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Anthony Joshua facing Carlos Takam in fourth title defense

When last seen in the ring, Anthony Joshua, boxing’s biggest star this side of Canelo Alvarez, retained one heavyweight world title and also won a vacant strap in one of the best and most dramatic heavyweight championship fights in many years.

It was on April 29 before a British boxing record crowd of 90,000 at Wembley Stadium in London, where AJ and former longtime world champion Wladimir Klitschko engaged in a see-saw slugfest in which both men were knocked down. But Joshua knocked Klitschko down three times overall and stopped him in the 11th round of the leading fight of the year candidate.

Most expected Klitschko to exercise his contractual right to an immediate rematch and face Joshua again this fall in another massive fight, but he surprised many and retired. Now Joshua is set to get back to work for his fourth title defense against a much-lesser-regarded opponent in mandatory challenger Carlos Takam on Saturday (Showtime, 5 p.m. ET) before a sold-out crowd of about 75,000 — an indoor boxing attendance record — at Principality Stadium in Cardiff, Wales.

“We’re going to have to put that Klitschko win to the side at some stage, because boxing is unforgiving. That was that. This is now,” Joshua said. “Carlos is a completely different animal than Klitschko.”

This is your Ringside Seat for the fight:

Anthony Joshua (19-0, 19 KOs) vs. Carlos Takam (35-3-1, 27 KOs)

Late to the party

Cameroon native Takam, 36, of France was not supposed to be Joshua’s opponent. Joshua was supposed to have faced Bulgaria’s Kubrat Pulev (25-1, 13 KOs), a mandatory challenger, but two weeks ago Pulev suffered a shoulder injury and was forced to withdraw.

Thanks to the foresight of Joshua’s promoter, Eddie Hearn of Matchroom Boxing, he had Takam on standby, training as an insurance policy in case something happened to Pulev, because the show must go on.

Sure enough, Pulev got hurt, and in stepped Takam, who was one spot below Pulev in one set of sanctioning body rankings. That meant he was the next leading available contender and will still satisfy Joshua’s mandatory obligation.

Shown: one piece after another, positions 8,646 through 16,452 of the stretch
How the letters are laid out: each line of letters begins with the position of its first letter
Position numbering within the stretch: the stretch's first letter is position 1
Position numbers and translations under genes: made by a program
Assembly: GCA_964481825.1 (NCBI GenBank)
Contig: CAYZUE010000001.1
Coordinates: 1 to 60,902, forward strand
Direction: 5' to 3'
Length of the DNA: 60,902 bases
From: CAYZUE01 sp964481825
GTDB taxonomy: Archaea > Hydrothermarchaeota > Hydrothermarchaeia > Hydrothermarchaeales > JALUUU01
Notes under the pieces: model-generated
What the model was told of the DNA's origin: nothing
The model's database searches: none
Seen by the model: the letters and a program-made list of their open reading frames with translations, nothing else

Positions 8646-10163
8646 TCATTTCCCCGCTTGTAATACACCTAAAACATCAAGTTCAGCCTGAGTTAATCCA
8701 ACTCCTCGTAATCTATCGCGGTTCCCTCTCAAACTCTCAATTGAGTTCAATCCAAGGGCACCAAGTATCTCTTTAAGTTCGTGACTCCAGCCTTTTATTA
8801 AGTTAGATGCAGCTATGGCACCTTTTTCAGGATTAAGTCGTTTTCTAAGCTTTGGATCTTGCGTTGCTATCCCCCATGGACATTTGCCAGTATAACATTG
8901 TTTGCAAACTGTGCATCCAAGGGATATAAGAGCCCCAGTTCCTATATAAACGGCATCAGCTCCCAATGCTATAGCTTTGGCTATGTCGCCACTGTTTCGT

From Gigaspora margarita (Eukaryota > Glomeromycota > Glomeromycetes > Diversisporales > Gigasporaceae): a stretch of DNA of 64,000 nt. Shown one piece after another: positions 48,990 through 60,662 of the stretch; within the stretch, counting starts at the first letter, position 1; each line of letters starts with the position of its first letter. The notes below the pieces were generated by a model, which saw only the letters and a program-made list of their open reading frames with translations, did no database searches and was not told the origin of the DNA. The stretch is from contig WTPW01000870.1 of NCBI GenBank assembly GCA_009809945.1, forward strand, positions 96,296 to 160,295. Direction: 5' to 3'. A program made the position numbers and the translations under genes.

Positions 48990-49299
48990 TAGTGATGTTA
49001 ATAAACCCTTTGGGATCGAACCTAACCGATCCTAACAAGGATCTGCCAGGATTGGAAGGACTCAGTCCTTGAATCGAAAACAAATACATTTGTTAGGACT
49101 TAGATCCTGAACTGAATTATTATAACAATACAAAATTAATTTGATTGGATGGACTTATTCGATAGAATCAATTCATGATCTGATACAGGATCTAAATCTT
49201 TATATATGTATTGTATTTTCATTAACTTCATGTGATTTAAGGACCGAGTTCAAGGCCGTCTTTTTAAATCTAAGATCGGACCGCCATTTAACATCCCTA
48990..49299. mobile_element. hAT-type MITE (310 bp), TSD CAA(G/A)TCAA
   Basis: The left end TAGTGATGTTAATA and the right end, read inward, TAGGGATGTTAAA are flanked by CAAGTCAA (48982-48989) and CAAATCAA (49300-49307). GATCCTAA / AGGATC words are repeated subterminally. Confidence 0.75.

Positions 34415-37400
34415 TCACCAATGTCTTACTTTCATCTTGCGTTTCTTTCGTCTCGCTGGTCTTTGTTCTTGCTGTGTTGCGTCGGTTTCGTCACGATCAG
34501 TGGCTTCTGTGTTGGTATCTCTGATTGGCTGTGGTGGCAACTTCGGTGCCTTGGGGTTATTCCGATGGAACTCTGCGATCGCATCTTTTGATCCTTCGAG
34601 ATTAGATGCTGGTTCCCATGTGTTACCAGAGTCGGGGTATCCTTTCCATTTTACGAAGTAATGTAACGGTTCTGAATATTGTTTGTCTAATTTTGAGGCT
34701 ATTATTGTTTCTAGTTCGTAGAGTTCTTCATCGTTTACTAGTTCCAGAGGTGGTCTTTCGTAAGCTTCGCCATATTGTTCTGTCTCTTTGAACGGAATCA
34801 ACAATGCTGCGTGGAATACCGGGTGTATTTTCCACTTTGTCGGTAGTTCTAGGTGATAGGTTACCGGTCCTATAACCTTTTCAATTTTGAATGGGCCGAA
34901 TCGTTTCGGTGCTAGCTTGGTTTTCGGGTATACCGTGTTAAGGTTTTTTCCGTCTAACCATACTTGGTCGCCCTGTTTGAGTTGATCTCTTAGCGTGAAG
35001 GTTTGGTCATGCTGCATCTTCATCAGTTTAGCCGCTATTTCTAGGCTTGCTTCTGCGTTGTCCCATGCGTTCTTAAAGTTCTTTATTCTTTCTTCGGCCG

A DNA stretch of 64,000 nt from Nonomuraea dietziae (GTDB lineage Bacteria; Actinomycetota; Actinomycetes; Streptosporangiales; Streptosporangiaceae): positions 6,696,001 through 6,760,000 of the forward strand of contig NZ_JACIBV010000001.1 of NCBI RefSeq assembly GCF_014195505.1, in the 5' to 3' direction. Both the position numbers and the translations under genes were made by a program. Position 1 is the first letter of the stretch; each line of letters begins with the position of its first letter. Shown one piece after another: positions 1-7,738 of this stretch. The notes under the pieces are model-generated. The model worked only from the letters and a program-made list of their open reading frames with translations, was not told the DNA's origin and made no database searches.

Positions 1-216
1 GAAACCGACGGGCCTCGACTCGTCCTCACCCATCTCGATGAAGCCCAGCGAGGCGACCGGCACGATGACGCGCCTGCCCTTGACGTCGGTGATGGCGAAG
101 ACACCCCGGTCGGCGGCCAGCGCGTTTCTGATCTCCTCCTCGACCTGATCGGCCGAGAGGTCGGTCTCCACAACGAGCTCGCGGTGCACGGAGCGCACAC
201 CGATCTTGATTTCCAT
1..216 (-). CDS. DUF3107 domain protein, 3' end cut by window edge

“I think Eddie did a great job to have someone in place in case these mishaps happen,” Joshua said. “And when I heard the news I was fighting Takam, of all people, he’s a very strong, game fighter. This is his chance to kind of shock the world.

“There was no doubt in my mind that I would still fight,” Joshua continued. “If Eddie had opponents lined up, I was definitely still going to fight. There was no point in my mind where I thought that I’m not going to compete. So when I heard I wasn’t going to be fighting [Pulev] and that the next guy in line was Takam, it was like, OK, cool.”

Waiting wasn’t an option for the heavyweight champ.

“I’m just happy that I don’t have to wait [to fight] because it probably would have been March or April,” said Joshua. “That would have been a year out of the ring. I don’t think now is the time to be taking that much time out, so I’m really grateful that the show could still go on.”

Takam was thrilled to be called out of the bullpen.

“I’m ready for this fight. I’m ready for everything he has,” Takam said. “I’ve been waiting for this opportunity for a long time. We were in the gym getting ready, hoping we would get this chance.”

Takam is no Klitschko, or even Pulev, but he’s a solid heavyweight. He was a 2004 Olympian, and in 2016 he went the distance in a competitive loss to Joseph Parker, who went on to win a world title. Since the Parker loss, Takam has won two fights in a row. He also has a knockout loss to longtime contender Alexander Povetkin and a draw with Mike Perez.

Takam’s biggest victory is a unanimous decision over former two-time title challenger Tony Thompson. He also beat former contenders Michael Grant and Francois Botha, but they were way past their best days.

Takam is grateful for the title opportunity and sounded confident despite the long odds.

“My experience will help me win the fight. I’ve been in there with a champion [Parker],” he said. “I saw Joshua go down [against Klitschko]. I saw he has a weak point, and we’ve been working on targeting that. I’m going to box my way. I’m going to come forward, fight my fight. I believe in myself. It wouldn’t be a shock if I won because of the confidence I have.”